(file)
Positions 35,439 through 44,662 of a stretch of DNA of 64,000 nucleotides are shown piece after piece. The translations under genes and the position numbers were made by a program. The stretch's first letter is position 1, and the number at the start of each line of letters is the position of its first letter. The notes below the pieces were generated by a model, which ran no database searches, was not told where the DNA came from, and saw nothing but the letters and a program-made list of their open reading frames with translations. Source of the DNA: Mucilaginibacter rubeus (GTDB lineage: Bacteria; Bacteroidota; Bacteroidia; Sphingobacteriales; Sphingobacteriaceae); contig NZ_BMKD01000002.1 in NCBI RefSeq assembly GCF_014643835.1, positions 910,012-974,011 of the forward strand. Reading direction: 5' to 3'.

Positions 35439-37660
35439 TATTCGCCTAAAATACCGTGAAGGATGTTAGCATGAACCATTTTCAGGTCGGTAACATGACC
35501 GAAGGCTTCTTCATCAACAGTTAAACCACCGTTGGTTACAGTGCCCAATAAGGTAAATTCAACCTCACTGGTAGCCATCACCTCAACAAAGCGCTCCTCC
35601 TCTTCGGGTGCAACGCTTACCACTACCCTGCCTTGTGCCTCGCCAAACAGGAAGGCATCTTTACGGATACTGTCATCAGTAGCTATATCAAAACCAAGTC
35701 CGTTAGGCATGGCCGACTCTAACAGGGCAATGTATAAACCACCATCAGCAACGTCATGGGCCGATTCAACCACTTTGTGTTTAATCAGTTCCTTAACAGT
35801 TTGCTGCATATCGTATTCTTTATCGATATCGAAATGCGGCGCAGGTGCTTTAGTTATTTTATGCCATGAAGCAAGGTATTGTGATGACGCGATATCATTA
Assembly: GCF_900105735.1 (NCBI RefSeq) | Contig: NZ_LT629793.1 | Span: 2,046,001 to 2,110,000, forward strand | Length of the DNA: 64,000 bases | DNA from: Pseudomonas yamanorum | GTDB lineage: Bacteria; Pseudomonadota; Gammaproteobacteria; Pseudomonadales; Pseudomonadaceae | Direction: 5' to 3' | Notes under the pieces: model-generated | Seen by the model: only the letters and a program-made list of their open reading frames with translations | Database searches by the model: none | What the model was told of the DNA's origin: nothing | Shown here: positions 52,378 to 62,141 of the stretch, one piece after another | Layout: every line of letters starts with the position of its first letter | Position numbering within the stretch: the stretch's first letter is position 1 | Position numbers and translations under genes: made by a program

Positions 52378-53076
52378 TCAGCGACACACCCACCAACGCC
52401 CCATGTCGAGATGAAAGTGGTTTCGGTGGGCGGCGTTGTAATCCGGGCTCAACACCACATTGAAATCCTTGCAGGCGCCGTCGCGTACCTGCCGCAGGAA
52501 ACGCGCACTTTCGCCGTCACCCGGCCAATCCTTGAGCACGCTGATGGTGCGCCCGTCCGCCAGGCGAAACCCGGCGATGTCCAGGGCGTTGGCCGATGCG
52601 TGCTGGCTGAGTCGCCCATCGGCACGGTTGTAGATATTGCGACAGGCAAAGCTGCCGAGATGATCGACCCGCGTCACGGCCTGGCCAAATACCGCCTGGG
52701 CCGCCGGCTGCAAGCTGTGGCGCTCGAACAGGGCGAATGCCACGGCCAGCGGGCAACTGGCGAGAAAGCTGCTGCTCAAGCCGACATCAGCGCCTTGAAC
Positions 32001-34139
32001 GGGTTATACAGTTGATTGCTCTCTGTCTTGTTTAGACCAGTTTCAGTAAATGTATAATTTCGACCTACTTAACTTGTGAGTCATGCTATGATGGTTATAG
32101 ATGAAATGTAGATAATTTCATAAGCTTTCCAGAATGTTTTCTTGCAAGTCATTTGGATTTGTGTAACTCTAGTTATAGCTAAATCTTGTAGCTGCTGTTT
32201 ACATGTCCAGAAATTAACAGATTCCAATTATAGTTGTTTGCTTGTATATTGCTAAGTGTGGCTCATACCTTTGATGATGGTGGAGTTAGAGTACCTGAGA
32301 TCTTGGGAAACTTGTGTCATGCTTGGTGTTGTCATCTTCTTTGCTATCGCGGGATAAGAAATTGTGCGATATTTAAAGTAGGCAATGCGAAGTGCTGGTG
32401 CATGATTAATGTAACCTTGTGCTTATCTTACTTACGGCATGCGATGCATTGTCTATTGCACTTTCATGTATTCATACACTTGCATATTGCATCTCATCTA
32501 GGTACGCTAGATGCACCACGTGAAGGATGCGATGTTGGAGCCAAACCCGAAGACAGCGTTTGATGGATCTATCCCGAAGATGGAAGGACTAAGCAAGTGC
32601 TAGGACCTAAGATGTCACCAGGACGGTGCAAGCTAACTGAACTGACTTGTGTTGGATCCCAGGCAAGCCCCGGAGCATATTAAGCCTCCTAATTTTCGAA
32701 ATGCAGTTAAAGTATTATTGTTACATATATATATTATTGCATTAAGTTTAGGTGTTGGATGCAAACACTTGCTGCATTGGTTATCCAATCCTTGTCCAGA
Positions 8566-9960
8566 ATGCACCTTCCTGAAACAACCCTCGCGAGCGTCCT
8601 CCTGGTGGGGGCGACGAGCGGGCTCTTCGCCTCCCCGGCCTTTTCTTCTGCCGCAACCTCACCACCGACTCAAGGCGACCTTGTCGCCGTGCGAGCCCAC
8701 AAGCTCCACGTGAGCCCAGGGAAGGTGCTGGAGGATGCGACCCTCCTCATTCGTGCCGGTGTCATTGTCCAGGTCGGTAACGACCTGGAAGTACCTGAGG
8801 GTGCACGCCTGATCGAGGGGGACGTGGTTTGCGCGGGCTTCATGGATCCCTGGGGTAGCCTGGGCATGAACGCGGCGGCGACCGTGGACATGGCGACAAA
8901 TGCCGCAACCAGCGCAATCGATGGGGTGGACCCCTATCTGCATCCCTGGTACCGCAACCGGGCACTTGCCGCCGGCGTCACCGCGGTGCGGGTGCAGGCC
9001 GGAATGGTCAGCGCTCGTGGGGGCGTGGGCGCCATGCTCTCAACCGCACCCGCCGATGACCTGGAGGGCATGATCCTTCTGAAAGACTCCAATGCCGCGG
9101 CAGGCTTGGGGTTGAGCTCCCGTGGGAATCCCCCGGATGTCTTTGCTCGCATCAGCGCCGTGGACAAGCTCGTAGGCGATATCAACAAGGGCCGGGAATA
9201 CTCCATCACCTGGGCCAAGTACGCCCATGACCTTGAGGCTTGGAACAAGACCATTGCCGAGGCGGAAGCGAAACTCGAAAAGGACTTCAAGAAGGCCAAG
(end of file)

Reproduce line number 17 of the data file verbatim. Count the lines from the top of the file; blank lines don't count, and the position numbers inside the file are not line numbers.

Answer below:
32101 ATGAAATGTAGATAATTTCATAAGCTTTCCAGAATGTTTTCTTGCAAGTCATTTGGATTTGTGTAACTCTAGTTATAGCTAAATCTTGTAGCTGCTGTTT